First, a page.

Craig McLaughlin loves Google for more than its ability to index and find the world's information; the BluePoint founder says the search giant saved his business.
McLaughlin (pictured on right with business partner Jim Konstas) started BluePoint in 1999 with a former IBM worker to deploy Lotus Notes and document management solutions to businesses. He sold the business a few years ago to its new owners but stayed on as operations manager to provide a familiar face to customers.
Around the same time hard questions were asked of BluePoint's future. But betting on an upstart search engine that was breaking into the enterprise and government proved one of the wisest decisions he has made.
"It was a turning point for business," McLaughlin says. "With the old guard it was a shrinking market and a shrinking business and now we're in almost uncontrollable growth.
"There was some convincing to be done but I could always see there was a strong need in the market around enterprise search and it was very greenfields in Australia, no one was doing a lot of work in that.
"It's a very specialised field but every business I talk to has this search problem and users complain ‘Why can't I search in this organisation like I can in Google.com?' And the geospatial (maps) work we do with Google is exactly the same - the solutions are low cost and can leverage the work they do on the consumer end of the business into the enterprise."
BluePoint saw its revenues grow last year from about $645,000 to $1.5 million this year on the back of rising interest in cloud technologies.
He was spurred to find a better way because those who had bought enterprise content management systems from the reseller had struggled to realise their potential, he says.
"So we looked for a search solution and partnered with Google and the rest was history. We did a 180[-degree turnabout] in our business structure and quickly realised the Google search solution was fantastic.
"We rebadged in the Googlesphere and signed as an enterprise partner."
BluePoint's business is now ordered around four pillars of Google's business-to-business products and services:
1. Enterprise search, the largest revenue contributor;
2. Google Apps, a productivity online suite including Gmail;
3. Google Maps, geospatial systems;
4. Postini, internet security.
BluePoint overhauled the South Australian Government website with a single point of entry based on Google search technologies and is completing the biggest rollout of such technologies in a retailer yet seen in the Asia Pacific.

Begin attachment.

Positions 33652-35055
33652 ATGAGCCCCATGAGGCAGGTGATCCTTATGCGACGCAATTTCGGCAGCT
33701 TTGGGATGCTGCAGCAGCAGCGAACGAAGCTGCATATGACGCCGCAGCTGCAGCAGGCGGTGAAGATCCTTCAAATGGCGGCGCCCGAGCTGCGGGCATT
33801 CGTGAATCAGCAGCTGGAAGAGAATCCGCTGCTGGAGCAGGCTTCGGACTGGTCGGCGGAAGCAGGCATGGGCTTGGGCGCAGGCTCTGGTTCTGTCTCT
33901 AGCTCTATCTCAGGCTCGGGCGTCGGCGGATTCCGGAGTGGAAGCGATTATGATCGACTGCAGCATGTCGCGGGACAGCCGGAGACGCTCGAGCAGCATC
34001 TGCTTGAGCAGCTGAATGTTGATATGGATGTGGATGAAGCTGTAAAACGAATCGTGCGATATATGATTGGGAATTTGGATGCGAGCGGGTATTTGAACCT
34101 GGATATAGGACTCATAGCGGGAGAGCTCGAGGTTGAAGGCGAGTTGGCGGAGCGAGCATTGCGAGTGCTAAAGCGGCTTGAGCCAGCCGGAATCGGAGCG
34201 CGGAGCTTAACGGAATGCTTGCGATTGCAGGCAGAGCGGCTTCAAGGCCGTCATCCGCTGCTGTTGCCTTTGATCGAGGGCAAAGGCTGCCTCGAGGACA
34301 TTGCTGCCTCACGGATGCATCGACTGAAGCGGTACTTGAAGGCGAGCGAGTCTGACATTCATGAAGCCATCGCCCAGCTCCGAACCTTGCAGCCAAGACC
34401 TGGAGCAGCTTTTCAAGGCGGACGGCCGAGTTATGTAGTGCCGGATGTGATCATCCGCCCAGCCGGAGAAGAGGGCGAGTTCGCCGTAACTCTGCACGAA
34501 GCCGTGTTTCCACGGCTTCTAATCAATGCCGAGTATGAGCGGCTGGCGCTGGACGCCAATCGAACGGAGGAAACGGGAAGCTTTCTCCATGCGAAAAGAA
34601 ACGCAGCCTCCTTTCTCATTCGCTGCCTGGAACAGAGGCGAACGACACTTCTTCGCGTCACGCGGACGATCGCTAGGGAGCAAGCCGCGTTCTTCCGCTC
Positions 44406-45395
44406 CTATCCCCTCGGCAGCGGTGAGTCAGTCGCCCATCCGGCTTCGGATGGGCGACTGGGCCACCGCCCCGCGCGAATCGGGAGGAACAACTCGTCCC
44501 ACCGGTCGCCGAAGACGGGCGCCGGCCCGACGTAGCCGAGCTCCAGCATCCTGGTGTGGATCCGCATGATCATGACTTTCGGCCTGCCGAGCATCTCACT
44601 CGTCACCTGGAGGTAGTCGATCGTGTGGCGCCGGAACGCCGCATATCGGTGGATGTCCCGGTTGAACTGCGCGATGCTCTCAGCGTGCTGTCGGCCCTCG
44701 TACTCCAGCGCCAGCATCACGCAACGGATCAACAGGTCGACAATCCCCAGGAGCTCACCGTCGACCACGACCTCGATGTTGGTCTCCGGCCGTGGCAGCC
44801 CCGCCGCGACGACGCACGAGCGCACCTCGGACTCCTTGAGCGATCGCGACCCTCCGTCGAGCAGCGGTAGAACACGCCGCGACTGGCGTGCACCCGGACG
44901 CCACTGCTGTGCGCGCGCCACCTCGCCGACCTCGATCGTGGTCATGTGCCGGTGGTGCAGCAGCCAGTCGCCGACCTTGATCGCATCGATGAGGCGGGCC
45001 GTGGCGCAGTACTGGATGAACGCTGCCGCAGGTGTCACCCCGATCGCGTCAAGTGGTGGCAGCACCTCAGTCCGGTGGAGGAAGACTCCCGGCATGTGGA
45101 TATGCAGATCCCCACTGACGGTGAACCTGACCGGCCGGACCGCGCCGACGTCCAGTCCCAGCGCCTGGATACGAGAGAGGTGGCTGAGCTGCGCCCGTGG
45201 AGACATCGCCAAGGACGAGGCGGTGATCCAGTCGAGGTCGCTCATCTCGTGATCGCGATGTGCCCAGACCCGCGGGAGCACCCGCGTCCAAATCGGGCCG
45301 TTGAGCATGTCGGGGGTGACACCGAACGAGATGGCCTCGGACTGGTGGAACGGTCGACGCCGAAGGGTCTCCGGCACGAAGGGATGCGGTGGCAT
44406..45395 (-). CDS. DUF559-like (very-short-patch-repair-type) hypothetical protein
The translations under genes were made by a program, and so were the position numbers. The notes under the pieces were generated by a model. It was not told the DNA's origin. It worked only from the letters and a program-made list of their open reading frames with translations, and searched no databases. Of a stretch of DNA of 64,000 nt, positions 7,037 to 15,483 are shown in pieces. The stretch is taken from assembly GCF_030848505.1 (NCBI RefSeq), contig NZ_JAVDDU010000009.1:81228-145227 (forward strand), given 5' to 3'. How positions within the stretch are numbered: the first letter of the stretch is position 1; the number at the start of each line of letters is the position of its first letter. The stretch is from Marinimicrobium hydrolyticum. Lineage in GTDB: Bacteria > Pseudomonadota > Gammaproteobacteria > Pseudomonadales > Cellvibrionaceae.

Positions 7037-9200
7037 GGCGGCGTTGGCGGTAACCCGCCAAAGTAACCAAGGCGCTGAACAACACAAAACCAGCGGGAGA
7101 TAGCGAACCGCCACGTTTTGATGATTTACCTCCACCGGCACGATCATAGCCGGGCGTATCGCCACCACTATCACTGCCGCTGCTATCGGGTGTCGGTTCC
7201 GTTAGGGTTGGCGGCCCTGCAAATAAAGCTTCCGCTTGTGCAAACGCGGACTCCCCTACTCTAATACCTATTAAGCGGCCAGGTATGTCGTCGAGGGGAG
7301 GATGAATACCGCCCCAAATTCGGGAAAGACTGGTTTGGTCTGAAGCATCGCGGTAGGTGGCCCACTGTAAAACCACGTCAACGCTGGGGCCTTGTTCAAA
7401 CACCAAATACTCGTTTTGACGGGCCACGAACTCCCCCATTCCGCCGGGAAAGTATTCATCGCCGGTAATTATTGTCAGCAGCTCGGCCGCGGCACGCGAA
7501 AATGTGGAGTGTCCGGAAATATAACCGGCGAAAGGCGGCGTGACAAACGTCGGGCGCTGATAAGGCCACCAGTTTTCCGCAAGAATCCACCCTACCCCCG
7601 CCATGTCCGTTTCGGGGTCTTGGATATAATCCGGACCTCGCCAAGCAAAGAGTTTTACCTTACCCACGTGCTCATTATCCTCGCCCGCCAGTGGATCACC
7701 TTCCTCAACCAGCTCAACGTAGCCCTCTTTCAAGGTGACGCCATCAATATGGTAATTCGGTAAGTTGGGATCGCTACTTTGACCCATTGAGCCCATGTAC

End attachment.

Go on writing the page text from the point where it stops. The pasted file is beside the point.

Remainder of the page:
The drift to the cloud is inexorable. "Mobility is a very big driver; the lower cost of ownership in the cloud is a massive driver and certainly leveraging the security, access anywhere, the cloud-based offerings - there's plenty of reasons business move infrastructure up into the cloud."
He says there's no one type of business that's best suited to a cloud solution. "We see very small businesses from the corner mechanic up to the SA Government moving into the cloud."
The six-person team is set to almost double as McLaughlin searches for staff with solid IT skills who can be trained in the Google way to become search and messaging experts. Those who make the cut will be sent for training to the "GooglePlex", Google's Silicon Valley HQ. Being a Google partner has opened doors to new accounts ("everyone just wants to hear about what Google is doing") and helped to find the best people. "Google skills are almost impossible to find," he says.
"Google is Australia's No.1 employer of choice and staff who come to work for us are interested in the Google brand and technology and what it brings to personal development. And our staff obviously enjoy working with the Google team.
"It's a very different organisation to work with, it moves very quickly and is very dynamic, very creative in the way they work and we share some of the creativity and bring on their ideas. People who may want to work for Google can come to work for us and get that Google experience." McLaughlin says the reseller has benefited from the search company's national footprint and marketing.